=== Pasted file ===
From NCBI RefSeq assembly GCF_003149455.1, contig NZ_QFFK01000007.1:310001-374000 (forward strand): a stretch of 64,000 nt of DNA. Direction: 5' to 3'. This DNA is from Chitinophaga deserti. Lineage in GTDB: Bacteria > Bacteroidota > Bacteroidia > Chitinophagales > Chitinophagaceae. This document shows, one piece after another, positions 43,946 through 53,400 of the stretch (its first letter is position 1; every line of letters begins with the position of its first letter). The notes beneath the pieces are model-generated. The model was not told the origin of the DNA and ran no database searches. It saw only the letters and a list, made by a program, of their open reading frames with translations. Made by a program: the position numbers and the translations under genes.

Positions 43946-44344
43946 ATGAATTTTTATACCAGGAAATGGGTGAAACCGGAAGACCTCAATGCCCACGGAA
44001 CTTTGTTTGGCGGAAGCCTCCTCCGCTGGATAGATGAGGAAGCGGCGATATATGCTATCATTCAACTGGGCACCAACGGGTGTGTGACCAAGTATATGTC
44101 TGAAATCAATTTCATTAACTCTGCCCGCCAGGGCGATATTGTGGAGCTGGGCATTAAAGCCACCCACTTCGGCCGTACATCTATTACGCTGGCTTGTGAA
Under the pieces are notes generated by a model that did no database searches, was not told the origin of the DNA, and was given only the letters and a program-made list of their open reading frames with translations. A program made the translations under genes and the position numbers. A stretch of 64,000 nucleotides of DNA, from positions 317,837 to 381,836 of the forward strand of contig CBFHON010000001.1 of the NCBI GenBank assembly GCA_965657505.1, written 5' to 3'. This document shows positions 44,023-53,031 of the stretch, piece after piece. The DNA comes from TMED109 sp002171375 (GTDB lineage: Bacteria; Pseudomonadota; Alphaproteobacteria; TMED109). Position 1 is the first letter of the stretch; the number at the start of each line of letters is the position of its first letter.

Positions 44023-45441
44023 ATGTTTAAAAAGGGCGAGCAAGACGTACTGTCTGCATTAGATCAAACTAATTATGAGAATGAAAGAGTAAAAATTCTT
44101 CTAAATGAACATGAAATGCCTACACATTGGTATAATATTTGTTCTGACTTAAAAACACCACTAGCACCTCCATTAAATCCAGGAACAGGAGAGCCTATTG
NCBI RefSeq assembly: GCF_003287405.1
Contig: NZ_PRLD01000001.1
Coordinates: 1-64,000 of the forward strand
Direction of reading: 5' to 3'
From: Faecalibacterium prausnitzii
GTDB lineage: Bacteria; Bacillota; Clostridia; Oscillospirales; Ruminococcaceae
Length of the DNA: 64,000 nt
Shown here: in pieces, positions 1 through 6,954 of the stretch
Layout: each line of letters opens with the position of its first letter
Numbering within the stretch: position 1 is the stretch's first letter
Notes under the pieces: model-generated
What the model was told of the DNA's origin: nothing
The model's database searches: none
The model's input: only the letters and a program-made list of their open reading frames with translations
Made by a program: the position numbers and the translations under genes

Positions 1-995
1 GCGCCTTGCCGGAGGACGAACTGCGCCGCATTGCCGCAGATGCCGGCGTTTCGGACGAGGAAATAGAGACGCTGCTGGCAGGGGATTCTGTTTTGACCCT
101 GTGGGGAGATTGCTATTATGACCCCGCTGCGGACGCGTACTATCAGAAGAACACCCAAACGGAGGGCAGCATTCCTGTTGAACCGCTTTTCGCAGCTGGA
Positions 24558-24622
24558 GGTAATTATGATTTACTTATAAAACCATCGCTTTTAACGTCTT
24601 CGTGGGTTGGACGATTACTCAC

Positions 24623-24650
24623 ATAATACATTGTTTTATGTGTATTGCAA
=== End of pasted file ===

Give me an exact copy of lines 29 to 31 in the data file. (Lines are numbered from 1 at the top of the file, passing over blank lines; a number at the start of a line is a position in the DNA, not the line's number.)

24558 GGTAATTATGATTTACTTATAAAACCATCGCTTTTAACGTCTT
24601 CGTGGGTTGGACGATTACTCAC

Positions 24623-24650